The fact is that all MK III sextants were made under license from C. Plath, Hamburg, Germany. C. Plath aficionados take note, the design is clearly the same as the C. Plath Classic sextant down to the last detail other than its ergonomic handle and large size high impact resistant case, and this pedigree is noted on page 119 of the book by Friedrich Jerchow, “From Sextant to Satellite Navigation, (1837-1987) 150 years C. Plath”.

NAVY CELNAV TODAY: The Navy has moved away from traditional celestial navigation and even the use of paper charts. Their reliance is totally electronic position fixing. CelNav is no longer taught at the U.S. Naval Academy. Whether or not ships carry sextants today is meaningless since it is not practiced as part of the daily routine. Ten years ago I was invited to go on a brief cruise on the Spruance Class destroyer, USS CARON DD 970 as a Distinguished Visitor (DV). I used the one they had with good results (i.e. within one nautical mile of the ship’s GPS position), but no one in the wardroom or the lead quartermaster was interested in taking any sights. I appreciated its lighter than average weight, and comfortable handle.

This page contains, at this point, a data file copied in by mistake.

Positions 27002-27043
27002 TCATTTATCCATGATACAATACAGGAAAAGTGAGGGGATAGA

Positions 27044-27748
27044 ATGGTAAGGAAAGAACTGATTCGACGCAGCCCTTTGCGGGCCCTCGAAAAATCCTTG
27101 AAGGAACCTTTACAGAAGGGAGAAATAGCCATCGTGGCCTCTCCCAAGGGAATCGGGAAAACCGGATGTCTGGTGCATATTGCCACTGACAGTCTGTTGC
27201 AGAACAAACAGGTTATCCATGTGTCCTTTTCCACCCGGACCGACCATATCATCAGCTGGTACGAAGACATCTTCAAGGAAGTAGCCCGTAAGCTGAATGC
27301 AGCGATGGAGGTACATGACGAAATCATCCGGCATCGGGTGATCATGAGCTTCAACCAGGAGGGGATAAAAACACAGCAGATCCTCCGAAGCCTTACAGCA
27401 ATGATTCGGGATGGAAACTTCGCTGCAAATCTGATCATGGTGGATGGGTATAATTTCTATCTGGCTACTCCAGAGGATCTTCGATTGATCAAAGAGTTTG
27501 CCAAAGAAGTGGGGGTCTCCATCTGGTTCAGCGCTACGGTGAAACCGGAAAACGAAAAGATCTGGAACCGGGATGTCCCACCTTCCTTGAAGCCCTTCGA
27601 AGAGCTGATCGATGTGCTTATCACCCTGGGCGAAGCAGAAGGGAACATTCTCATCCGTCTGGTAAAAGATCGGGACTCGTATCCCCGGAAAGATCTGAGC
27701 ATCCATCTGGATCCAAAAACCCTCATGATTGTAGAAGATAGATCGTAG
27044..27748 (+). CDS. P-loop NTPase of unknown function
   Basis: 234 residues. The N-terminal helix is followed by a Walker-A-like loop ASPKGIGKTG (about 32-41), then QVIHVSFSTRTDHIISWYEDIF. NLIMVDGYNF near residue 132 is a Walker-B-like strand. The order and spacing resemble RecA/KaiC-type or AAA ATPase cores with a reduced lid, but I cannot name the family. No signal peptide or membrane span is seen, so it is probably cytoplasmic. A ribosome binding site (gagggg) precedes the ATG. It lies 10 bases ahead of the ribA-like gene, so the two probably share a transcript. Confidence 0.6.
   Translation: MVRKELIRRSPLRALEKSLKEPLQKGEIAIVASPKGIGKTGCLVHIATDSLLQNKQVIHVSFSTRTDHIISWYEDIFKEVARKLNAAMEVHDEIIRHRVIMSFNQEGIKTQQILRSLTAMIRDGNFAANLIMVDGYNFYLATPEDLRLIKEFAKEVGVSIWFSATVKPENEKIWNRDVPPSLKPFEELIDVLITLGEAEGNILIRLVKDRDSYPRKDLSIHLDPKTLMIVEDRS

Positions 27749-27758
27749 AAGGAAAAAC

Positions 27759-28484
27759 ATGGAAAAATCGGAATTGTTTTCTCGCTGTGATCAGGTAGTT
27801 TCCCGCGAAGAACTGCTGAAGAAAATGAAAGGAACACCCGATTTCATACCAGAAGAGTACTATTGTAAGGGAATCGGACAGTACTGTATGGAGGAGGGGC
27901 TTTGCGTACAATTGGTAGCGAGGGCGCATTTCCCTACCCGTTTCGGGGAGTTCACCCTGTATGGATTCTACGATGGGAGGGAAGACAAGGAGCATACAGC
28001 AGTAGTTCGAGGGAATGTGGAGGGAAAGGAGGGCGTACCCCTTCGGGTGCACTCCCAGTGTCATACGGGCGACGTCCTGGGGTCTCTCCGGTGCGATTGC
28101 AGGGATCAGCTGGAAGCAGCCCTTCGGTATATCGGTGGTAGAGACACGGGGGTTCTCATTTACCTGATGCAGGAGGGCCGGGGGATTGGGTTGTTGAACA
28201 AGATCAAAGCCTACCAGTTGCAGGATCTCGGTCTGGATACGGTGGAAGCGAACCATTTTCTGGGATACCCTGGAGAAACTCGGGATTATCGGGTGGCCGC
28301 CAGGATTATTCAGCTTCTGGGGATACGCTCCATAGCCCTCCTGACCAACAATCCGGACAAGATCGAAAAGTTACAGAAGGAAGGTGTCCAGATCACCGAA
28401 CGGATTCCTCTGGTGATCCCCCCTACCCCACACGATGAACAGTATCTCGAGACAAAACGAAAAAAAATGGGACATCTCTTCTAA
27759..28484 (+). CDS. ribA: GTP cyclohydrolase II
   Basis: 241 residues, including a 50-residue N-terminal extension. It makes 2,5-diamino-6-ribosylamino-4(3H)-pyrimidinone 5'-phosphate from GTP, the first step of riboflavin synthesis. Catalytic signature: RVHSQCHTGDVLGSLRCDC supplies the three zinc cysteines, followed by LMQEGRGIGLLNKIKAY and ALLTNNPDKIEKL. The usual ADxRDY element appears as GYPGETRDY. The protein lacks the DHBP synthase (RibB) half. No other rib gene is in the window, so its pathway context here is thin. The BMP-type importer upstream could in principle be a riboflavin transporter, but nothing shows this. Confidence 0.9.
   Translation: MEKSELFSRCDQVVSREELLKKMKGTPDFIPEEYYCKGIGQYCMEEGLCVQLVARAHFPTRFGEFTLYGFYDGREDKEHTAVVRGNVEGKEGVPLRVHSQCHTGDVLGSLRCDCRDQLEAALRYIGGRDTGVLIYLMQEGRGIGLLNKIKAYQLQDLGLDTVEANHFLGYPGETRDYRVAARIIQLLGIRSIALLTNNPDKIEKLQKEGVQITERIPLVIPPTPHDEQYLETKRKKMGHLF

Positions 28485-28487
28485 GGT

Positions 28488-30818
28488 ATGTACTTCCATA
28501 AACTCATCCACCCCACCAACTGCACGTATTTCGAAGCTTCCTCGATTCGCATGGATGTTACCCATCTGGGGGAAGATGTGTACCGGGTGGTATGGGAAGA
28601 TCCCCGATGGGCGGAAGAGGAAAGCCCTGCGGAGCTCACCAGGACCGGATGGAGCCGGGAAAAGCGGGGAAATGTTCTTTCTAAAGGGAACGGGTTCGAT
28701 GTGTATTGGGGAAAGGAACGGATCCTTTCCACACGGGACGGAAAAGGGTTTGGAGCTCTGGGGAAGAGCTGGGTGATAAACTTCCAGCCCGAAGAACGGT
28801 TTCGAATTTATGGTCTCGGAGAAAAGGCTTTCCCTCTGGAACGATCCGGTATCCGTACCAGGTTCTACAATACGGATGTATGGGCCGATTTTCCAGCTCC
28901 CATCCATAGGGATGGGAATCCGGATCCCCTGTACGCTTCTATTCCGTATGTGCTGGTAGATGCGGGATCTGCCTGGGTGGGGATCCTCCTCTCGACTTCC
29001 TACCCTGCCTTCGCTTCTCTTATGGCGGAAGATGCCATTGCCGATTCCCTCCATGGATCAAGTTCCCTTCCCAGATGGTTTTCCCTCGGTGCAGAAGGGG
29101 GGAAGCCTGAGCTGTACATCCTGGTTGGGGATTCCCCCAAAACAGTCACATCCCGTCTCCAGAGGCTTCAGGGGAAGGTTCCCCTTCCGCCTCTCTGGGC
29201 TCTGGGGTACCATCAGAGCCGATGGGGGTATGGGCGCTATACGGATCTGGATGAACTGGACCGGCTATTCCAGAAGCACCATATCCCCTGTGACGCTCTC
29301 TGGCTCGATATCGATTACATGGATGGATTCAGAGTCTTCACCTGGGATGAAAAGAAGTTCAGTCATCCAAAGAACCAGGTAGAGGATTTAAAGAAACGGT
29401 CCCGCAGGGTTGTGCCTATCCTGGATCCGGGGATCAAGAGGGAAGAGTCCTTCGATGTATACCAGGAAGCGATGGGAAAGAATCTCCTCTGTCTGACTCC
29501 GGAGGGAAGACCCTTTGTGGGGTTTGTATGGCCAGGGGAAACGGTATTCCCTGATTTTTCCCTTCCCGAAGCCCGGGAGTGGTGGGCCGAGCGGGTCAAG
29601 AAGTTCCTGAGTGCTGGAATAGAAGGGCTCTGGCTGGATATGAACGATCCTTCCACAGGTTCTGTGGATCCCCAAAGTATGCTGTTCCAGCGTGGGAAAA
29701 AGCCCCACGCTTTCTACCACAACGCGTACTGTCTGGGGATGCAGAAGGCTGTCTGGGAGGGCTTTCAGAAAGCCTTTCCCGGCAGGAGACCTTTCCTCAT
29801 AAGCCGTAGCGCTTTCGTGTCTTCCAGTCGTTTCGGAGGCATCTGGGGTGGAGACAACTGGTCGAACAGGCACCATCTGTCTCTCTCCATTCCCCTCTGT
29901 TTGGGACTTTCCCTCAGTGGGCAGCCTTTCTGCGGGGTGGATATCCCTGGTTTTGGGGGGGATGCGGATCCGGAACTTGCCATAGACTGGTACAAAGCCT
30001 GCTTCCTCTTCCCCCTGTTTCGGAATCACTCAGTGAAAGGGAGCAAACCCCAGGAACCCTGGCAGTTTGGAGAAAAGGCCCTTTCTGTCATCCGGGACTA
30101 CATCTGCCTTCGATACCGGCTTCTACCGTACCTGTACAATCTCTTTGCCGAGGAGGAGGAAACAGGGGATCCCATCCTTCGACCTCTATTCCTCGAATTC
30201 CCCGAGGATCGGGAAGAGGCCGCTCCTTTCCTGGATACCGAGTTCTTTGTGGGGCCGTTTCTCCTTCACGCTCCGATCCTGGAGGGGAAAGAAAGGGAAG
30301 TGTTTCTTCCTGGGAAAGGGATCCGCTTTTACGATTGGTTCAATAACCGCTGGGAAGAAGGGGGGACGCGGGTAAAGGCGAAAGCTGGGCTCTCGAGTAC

In January 2008, Scientific Instruments ceased operations. Up to then they furnished two MK III sextants to newly commissioned ships at a price of $4300.00 each.

MK III DESIGN CRITERIA: Listed are what were “state of the art” design features, that are still the standard today:

  • Light weight
  • Large size index mirror
  • Large size horizon mirror
  • Lighting system
  • Vernier reading to 6 seconds
  • Handle for ergonomic fit
  • Wide angle telescope
  • Non adjustable instrument error of less
    than 20 arc seconds
  • Military high impact absorbent case

 

CONDITION: